Lewis Henry Morgan is credited with being one of the precursors of twentieth century anthropology. He represents an earlier “evolutionary” approach to cultural difference. Many later scholars, though they had fully taken up the a different version of anthropology grounded in the concepts of culture and social structure, still wanted to reach back and recover Morgan's ideas from the evolutionary paradigm.
One of Morgan's better known contributions is the typology of society on a scale from primitive to civilized. He proposed that all societies could be classified according to stages of social evolution which all societies had to pass, starting in primitive state, moving to barbarism, and finally reaching civilization. Technological changes drove this process, leading people to adopt more complex forms of social organization, and creating more finely differentiated classes of kinship and membership in the society. In the period of civilization, societies exhibited a differentiation between the institutions of the state and society. In this sense, Morgan also argued that the path of development of a society was a movement from a state of societas to civitas, or a society organized in terms of groups of people united by kinship to one organized around specialized social institutions which functioned independently of people's kinship and group membership.
The evolutionary thesis is easy to criticize in retrospect. Societies do not follow the same path of change, and contemporary tribal societies, though different, are not living fossils or contemporary ancestors; these societies continue to change over time too. It is interesting to note Morgan's version of social evolution for several reasons. Morgan's synthesis of diverse cultural forms into a single theory of historical process based on technological change influenced Karl Marx and Friedrich Engels. Engels took up Morgan's analyses of kinship systems as a basis for his own analysis of the development of the nuclear family under capitalism. Morgan's theory was also a break from two leading alternative theories in his day. The first was a history of humanity based on a Biblical chronology, which was beginning to weaken in the face of a growing body of archaeological evidence. The second was a theory of human social differences based on race. This theory assumed that races had separate origins and separate destinies. Morgan, quite controversially, argued that all societies went through the same path of change, although at different times. The same basic human traits of intelligence could be seen in every society no matter how different. In the hands of E. B. Tylor and others, this same principle would be known as the “psychic unity of mankind.”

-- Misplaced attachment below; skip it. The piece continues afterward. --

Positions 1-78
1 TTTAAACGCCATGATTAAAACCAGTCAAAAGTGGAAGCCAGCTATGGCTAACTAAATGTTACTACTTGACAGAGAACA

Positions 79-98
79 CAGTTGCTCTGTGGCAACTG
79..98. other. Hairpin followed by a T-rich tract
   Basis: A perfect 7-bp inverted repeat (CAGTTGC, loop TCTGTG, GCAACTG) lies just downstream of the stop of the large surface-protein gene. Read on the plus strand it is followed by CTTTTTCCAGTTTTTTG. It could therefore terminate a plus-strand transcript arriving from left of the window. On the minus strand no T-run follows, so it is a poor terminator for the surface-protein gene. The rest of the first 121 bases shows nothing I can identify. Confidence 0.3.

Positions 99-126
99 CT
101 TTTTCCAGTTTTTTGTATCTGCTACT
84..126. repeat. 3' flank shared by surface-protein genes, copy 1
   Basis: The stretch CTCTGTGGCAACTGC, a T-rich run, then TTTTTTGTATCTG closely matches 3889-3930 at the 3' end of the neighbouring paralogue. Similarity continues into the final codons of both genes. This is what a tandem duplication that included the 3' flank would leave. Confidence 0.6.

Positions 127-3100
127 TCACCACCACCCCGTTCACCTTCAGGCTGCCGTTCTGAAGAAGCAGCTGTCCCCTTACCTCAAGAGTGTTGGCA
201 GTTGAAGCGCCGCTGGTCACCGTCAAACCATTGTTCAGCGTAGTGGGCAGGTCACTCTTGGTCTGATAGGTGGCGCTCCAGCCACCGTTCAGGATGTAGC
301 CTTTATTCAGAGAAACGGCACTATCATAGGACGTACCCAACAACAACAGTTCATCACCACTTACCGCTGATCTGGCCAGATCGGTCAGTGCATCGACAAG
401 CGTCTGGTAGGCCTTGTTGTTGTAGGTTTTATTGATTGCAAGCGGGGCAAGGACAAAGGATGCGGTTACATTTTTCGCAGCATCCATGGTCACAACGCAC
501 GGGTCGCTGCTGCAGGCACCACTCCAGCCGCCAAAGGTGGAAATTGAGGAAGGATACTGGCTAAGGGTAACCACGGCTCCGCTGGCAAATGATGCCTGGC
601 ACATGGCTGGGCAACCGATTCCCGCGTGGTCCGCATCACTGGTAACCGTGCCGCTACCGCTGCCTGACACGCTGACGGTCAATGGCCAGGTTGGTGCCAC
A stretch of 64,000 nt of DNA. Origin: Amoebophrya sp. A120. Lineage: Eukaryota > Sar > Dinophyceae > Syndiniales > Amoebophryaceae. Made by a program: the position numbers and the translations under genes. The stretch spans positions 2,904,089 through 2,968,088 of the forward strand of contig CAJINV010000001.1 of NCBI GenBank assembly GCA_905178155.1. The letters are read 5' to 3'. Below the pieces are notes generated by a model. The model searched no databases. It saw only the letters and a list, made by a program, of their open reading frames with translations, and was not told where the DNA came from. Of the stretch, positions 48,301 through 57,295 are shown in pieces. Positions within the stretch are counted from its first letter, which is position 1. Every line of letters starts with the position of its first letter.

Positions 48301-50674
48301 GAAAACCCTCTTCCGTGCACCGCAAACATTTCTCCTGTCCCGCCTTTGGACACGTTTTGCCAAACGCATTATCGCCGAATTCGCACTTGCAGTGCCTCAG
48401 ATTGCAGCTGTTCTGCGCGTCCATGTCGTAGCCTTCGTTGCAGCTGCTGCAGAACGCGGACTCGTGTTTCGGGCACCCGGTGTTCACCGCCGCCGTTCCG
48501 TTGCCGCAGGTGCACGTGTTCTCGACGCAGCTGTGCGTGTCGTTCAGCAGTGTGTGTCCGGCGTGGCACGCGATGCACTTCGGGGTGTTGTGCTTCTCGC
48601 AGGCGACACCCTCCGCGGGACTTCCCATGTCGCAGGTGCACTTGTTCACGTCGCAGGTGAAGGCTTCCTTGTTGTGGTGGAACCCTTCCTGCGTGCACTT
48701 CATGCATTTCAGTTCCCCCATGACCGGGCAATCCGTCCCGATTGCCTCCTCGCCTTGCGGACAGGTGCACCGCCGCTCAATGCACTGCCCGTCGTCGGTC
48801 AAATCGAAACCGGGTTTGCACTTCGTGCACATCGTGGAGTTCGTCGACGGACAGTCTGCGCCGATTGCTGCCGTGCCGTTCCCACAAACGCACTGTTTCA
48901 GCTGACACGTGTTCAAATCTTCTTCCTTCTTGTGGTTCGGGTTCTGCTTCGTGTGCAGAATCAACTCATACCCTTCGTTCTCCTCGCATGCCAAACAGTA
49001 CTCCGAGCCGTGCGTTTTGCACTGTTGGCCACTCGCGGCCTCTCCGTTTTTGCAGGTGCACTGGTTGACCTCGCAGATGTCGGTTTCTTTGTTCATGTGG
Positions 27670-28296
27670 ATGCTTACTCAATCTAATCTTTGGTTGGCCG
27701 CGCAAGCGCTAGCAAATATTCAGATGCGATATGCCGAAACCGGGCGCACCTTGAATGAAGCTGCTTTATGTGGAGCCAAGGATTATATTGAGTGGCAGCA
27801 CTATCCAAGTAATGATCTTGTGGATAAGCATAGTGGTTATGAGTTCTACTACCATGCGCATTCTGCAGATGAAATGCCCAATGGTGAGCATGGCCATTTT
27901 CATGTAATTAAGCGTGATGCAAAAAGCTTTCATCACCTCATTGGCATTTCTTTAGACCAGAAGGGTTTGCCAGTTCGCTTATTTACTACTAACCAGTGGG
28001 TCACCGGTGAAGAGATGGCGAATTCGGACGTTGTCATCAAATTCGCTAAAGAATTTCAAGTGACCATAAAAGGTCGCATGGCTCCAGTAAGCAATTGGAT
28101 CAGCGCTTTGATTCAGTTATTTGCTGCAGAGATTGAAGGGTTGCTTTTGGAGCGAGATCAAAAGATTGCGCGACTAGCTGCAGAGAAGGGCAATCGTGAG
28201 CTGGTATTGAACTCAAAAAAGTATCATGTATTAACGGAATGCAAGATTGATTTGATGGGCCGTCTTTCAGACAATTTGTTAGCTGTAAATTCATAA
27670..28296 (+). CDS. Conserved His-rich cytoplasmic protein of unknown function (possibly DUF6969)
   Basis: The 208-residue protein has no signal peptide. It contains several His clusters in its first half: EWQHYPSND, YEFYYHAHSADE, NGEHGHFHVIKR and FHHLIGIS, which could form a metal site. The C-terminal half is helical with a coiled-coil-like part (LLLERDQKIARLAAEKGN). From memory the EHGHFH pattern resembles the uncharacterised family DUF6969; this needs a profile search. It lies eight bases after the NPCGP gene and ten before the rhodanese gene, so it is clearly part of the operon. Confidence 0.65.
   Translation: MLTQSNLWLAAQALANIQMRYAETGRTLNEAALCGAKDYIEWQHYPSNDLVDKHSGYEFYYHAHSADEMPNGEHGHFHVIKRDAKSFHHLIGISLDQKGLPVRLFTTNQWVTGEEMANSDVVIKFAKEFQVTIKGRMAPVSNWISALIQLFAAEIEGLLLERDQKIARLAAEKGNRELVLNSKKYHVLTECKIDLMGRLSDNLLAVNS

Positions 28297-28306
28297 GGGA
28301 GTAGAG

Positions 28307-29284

It's in these innovative aspects of Morgan's thought one can find what others wanted to retain. Morgan's distinction between societies and civitas became important for Meyer Fortes's theory of kinship as a relationship based on an “axiom of amity.” In Fortes's axiom, every society defines a set of people with whom one a norm of prescriptive altruism, one's relatives. One has morally neutral relationship with everyone else. The zone of people who are kin as opposed to strangers can be differently defined, bigger or smaller, in every society. For some societies, all members of the community are kin in one form or another. In some, all members of humanity are. Fortes' point is that all societies have a domain defined by societas and another domain defined by civitas, although the scope of each varies. Fortes tosses out the evolutionary ladder from Morgan's idea but keeps the emphasis on seeing kinship as basically a system of classification of all the members of a community. This too was what Claude Levi-Strauss wanted to recover from Morgan.